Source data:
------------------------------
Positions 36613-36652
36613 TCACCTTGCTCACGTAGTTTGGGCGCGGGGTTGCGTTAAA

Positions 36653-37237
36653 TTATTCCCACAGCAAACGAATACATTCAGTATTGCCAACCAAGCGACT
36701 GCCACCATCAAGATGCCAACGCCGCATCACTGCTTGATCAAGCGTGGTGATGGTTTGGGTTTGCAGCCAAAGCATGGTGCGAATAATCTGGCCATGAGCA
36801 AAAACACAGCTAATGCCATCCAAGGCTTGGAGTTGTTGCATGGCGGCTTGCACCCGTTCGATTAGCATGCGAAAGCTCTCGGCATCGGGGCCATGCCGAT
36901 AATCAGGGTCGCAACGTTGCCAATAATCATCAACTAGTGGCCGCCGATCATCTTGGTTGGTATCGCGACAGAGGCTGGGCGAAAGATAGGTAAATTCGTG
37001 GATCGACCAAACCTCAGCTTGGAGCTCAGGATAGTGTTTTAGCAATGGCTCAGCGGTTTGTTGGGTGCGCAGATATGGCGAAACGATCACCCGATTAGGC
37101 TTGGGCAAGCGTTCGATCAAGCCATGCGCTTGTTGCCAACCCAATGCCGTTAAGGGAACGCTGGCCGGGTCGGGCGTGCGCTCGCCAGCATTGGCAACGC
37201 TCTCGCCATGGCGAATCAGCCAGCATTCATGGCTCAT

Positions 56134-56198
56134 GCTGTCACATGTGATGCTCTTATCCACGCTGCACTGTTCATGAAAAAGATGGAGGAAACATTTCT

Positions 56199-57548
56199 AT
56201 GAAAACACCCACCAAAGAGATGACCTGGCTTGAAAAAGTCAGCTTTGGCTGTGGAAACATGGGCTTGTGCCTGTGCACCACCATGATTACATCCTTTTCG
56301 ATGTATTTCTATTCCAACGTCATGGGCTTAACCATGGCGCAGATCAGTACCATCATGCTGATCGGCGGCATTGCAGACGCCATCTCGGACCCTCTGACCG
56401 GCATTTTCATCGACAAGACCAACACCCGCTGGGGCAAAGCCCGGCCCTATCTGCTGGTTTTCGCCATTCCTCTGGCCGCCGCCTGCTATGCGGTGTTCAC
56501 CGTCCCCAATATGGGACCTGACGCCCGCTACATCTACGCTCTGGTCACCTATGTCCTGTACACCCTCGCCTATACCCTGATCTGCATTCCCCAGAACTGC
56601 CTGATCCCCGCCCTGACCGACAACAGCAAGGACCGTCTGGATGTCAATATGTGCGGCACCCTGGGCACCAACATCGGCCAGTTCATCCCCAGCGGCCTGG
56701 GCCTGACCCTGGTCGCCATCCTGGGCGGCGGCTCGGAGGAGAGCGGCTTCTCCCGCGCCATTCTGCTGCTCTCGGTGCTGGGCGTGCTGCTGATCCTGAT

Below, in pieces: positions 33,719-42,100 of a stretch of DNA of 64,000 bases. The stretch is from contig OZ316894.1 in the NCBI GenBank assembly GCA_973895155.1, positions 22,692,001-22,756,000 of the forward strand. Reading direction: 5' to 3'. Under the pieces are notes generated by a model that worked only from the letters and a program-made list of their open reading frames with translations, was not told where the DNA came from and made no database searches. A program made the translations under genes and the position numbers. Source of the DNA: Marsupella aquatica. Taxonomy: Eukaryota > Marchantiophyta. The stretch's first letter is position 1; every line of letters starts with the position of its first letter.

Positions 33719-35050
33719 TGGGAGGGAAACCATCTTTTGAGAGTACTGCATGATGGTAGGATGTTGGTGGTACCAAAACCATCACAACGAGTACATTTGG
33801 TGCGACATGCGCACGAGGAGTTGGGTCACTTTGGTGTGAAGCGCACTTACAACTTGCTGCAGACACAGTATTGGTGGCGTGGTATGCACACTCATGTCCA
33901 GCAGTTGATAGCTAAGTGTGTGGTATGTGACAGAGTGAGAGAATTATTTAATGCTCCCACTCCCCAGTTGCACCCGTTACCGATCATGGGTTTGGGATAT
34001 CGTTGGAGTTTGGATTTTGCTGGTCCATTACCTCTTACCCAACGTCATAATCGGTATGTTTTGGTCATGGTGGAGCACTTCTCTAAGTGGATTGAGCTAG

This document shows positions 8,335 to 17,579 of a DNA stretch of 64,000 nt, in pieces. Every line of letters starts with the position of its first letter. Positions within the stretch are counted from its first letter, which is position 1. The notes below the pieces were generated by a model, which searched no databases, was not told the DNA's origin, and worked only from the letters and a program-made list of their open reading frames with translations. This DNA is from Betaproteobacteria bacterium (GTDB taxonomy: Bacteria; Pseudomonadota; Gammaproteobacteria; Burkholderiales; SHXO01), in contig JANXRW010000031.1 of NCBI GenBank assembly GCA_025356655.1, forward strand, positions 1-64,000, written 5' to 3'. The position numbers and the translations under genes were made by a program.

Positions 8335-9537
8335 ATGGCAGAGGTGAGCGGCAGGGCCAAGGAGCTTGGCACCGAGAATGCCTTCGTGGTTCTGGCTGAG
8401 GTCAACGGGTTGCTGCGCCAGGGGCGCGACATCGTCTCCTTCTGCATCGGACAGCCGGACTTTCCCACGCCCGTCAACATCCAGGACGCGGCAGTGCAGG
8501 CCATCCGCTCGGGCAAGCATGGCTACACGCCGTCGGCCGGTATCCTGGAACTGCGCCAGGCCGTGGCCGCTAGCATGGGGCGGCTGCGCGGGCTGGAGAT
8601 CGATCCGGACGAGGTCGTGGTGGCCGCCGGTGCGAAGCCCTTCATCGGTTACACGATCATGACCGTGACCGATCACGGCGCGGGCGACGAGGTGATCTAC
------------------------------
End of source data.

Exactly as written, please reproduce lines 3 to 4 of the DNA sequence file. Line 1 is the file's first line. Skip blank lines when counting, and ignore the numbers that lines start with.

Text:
Positions 36653-37237
36653 TTATTCCCACAGCAAACGAATACATTCAGTATTGCCAACCAAGCGACT